Sensitive Swiss bank data handed to US
The Swiss finance ministry has confirmed that encrypted data relating to Swiss banks’ clients in the United States has been transmitted to the US tax authorities.
However, the ministry denied reports that millions of client emails were involved, putting the scale of the transfer at some 20,000 pages “on the US business of the banks”.
Full access to the information, with names of client advisors, will only be provided on a case-by-case basis or when a tax agreement is in place between the two countries, the ministry said.
In December it was revealed that 11 Swiss banks had been given an ultimatum to hand over thousands of client names and pay billions in fines to avoid tax evasion prosecution in the US.
The banks were under pressure to provide all correspondence with offshore clients over the past 11 years – with deadlines set for the end of December 2011 and the end of January 2012.
According to public radio, some of the banks in question were very close to caving in and delivering the data directly – until the Swiss government intervened and persuaded them to encrypt the data for the time being.
The radio reported on Tuesday that Swiss Finance Minister Eveline Widmer-Schlumpf informed a parliamentary economics committee that Credit Suisse and seven other Swiss banks wanted to make concessions to Washington by offering information about client relations.
Switzerland is in the process of negotiating a tax agreement with the US to address the problem of US tax evaders hiding money in Switzerland. The negotiations have stalled because the US, which wants a fine in the billions, is demanding to see more bank client data.
The Department of Justice (DoJ) has been steadily closing a net around Swiss banks ever since UBS admitted in 2009 to helping wealthy US citizens evade taxes. The Swiss authorities were then compelled to water down banking secrecy laws by handing over the names of nearly 4,500 UBS clients.
Since then, the DoJ and the US tax authority – the Internal Revenue Service (IRS) – have been building cases against other Swiss banks that are alleged to have either opened secret accounts from scratch or poached UBS clients who wanted to dodge the crackdown.
Last week saw the shock announcement of the sale of Switzerland's oldest private bank, one of those being targeted by the US campaign.
Wegelin & Co is the first standalone Swiss bank to sell its operations in Switzerland as a result of tax evasion pressure from the US.
US authorities charged three Wegelin staff on January 3 with conspiring to hide more than $1.2 billion (SFr1.1 billion) in client assets from tax officials. Wegelin said at the time it was prepared for the “expected quarrel” and the bank had not broken any Swiss laws.
However, speaking to reporters on Friday, Wegelin senior managing partner Konrad Hummler said the sale had resulted from “the extraordinarily difficult situation and threat to the bank brought about by the legal dispute with the US”.
Picking up UBS clients seeking a safer home for their funds turned out to be a short-sighted strategy, according to Swiss economics professor Peter V. Kunz.
“After the US authorities homed in on UBS, they obviously assumed that all Swiss banks realised that US clients represented a risk. I just cannot understand how Swiss banks took on such US clients or potentially sought them out. These banks really created a problem for themselves.”
The latest Swiss move of offering key data as bait is intended to increase the pressure on the US side. In return, all charges pending against Swiss banks are supposed to be dropped.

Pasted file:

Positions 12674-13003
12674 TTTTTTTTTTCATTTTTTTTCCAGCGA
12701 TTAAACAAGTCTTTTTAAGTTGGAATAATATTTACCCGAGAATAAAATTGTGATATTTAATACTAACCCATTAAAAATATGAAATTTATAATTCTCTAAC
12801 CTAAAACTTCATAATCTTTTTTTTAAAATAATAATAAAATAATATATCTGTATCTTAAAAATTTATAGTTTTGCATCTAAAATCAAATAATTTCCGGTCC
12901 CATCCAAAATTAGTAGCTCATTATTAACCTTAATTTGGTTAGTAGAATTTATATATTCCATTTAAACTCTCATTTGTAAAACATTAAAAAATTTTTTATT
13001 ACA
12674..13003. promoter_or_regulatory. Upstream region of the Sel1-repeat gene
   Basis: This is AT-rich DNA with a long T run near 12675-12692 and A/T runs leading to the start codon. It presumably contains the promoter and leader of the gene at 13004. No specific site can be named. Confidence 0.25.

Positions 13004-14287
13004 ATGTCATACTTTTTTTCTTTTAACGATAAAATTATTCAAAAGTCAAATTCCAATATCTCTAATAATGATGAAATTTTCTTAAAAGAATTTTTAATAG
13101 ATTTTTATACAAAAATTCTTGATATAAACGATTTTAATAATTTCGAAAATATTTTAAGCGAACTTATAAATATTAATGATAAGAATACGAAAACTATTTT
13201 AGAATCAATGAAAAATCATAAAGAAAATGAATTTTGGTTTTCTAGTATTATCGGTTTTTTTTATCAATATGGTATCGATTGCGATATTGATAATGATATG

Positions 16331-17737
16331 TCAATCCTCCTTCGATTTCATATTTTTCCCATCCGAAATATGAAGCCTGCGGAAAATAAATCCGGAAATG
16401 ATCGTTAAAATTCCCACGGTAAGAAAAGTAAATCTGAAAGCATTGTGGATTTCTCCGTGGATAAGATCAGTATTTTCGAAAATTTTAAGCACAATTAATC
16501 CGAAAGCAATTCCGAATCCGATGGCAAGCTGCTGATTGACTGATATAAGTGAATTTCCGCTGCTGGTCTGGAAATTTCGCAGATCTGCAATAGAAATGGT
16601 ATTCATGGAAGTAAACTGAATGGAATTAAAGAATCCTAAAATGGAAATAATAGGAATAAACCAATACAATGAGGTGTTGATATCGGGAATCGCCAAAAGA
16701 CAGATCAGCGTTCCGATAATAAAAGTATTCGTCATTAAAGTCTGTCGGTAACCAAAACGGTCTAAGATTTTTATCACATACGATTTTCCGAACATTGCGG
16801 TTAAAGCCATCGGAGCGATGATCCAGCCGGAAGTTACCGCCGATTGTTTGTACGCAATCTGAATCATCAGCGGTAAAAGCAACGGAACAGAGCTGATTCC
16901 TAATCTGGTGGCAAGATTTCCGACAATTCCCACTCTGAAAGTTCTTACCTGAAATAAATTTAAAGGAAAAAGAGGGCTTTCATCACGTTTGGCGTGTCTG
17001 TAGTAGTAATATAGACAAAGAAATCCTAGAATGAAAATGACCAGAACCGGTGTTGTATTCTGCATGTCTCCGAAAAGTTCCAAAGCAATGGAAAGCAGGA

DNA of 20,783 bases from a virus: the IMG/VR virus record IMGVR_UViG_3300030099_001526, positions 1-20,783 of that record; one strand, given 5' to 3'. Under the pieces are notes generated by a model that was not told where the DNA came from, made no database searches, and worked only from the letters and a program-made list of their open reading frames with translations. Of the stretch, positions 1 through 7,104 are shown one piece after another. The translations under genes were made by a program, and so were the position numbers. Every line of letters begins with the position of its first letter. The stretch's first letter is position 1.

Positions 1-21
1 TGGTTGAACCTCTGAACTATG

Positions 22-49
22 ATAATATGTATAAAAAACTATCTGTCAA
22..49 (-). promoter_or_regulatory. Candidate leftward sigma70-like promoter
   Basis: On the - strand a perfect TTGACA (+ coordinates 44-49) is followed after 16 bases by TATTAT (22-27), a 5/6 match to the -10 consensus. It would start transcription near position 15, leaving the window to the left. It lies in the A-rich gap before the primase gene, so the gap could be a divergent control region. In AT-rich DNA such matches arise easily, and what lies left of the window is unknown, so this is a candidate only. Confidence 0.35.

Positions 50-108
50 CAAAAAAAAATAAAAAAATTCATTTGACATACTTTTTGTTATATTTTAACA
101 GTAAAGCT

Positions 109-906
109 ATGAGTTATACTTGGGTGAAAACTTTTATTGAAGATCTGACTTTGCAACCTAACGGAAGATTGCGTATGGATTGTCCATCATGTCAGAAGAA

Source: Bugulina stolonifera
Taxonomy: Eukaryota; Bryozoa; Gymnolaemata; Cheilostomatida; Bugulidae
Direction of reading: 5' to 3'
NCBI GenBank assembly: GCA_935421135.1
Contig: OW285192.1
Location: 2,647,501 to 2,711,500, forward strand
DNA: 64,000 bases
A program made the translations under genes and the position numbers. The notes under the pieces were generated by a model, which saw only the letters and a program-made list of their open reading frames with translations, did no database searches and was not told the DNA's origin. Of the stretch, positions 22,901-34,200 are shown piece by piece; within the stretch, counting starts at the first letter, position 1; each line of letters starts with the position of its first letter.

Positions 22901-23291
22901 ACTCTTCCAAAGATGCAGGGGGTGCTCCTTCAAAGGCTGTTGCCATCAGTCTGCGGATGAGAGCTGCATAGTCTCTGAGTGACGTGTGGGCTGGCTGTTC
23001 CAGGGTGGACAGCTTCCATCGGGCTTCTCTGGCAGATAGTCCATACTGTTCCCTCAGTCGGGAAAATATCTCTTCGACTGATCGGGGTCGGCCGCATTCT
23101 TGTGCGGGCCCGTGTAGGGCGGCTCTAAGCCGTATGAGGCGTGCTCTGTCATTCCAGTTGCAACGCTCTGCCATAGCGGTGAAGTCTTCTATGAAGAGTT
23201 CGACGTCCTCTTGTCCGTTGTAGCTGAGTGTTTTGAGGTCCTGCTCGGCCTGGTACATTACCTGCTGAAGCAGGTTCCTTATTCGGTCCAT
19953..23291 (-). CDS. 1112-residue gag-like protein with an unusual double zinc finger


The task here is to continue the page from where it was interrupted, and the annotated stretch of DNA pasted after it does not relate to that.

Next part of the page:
The US has not responded to the development and many are hoping for a breakthrough. Just last week in Davos, Widmer-Schlumpf said after meeting US Treasury Secretary Timothy Geithner that a deal to end the tax evasion row with the US could come later this year.
However, some observers question the wisdom of the lure tactic, pointing to the risk that it might be seen as provocative.
Kunz told swissinfo.ch that Switzerland was mistaken to believe that a global solution was in the offing.
“The American side is absolutely not interested in such a solution, because it would give them less opportunity to exert pressure, make examples [of banks] and impose fines. I assume the US will only come forward to make a deal when the lemon has been squeezed dry.”
"Tax haven" Switzerland
Banking secrecy was enshrined in Swiss law in 1934.
France and Germany launched an attack on Switzerland in October 2008 for allegedly helping foreign tax evaders hide their assets.
The country has been under continuous attack over the issue ever since CDs of stolen bank data were sold to various European countries.
The OECD placed Switzerland on a “grey list” of uncooperative tax havens in April 2009. The Swiss were removed in September after renegotiating several double taxation treaties, but have refused to automatically transfer tax information.
The most damaging tax evasion case against Switzerland involved the activities of UBS bank in the US. In February 2009, UBS was fined $780 million after admitting helping US citizens dodge taxes.
In September 2010, the Swiss government agreed to transfer the details of 4,450 UBS clients to the US – in effect violating Swiss banking secrecy to prevent a ruinous court case for UBS.
Switzerland agreed to ground-breaking withholding tax deals with Germany in August and Britain in October that preserve banking secrecy. But the EC has threatened to take Britain and Germany to court if they implement these deals.
The EC insists on an automatic exchange of information as the basis of tax deals with Switzerland.
French President Nicolas Sarkozy referred to Switzerland as a tax haven in November and vowed that the powerful G20 nations would name and shame tax havens.
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